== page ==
According to the facts stipulated to by the government and defendant herein, the New York State Police executed a search warrant at defendant's home on January 18, 2005, and seized a desktop computer which contained images of six minor females ("Jane Does 1-6") who appeared to be engaged in "sexually explicit conduct" as that phrase is defined in 18 U.S.C. § 2256(2). More specifically, the heads of the six minor females had been "cut" from original non-pornographic images and "pasted" over the heads of unidentified nude or partially nude females in various sex acts and/or lascivious poses. One of the images depicts the face of defendant superimposed onto the body of a naked male who is engaged in sexual intercourse with a naked woman bearing the face and neck of Jane Doe #6. Defendant obtained the non-pornographic images of Jane Doe #1 from a computer he was repairing for her family. The non-pornographic images of Jane Does # 2-6 were created by defendant's daughters and their friends using digital cameras. Defendant altered the non-pornographic images using a computer software program together with pornographic images he obtained via the Internet and his internet service provider America Online ("AOL"). There is no evidence that the bodies of the unidentified nude females in the altered images are those of minors. However, the parties agree that the bodies depicted are not virtual or computer generated.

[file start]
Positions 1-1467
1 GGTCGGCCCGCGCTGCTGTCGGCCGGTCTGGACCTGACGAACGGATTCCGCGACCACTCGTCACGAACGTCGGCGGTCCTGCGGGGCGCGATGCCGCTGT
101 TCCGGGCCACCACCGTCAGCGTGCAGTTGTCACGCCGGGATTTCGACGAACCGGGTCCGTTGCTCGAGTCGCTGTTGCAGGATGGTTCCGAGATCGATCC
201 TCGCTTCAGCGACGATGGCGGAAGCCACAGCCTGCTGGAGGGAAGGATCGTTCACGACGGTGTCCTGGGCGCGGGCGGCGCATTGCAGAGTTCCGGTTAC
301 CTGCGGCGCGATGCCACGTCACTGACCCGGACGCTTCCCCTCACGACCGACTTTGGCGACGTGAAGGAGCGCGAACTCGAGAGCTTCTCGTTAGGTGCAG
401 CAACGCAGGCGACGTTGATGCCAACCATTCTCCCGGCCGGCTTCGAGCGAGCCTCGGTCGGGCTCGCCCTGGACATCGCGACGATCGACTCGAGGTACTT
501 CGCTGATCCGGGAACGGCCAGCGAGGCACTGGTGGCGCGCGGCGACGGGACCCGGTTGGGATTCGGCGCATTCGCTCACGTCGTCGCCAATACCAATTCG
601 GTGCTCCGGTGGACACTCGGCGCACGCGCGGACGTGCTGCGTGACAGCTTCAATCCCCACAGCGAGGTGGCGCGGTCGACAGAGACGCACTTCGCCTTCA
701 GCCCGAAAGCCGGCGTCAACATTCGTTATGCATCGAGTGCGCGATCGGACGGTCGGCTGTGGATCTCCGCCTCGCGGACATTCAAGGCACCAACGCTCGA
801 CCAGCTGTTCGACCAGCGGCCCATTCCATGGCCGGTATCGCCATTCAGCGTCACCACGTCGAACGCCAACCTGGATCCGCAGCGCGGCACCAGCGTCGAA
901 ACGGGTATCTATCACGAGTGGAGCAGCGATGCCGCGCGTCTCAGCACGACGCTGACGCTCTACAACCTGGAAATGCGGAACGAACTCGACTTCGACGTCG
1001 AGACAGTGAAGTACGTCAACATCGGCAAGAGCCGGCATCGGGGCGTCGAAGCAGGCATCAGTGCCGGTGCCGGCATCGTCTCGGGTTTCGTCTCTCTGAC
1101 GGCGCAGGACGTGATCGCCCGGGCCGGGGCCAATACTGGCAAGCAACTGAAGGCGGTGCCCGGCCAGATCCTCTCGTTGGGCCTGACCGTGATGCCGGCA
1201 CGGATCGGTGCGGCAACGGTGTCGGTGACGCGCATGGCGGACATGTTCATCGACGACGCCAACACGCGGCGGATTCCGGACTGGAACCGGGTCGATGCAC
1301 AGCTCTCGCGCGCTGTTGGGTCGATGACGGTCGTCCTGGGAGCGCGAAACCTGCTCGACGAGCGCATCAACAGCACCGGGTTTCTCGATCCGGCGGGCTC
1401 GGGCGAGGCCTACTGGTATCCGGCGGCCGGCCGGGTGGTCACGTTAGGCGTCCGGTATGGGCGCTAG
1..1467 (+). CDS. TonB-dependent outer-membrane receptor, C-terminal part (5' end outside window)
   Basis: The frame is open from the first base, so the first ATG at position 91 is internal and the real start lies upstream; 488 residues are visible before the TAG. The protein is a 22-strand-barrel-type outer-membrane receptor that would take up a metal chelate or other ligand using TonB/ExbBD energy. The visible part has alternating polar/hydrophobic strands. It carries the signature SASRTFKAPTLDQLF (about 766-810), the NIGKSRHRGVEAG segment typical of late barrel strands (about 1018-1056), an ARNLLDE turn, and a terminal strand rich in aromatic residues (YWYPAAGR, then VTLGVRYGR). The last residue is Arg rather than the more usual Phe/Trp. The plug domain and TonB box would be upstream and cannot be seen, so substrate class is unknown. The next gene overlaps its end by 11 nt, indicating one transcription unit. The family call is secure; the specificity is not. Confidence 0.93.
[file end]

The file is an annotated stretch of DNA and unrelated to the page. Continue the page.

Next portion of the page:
Defendant stored some of the aforementioned images in computer files that could be used to create a website. Along with files that contain "thumbnail" type image arrays, defendant stored index pages titled "[Jane Doe] Upstate NY's Hottest Teen." These pages contain a notation that they were "generated with Arles Image Web Page Creator." Nevertheless, there is no evidence that defendant published the subject images to a website or the internet or that he distributed the images to anyone.*fn2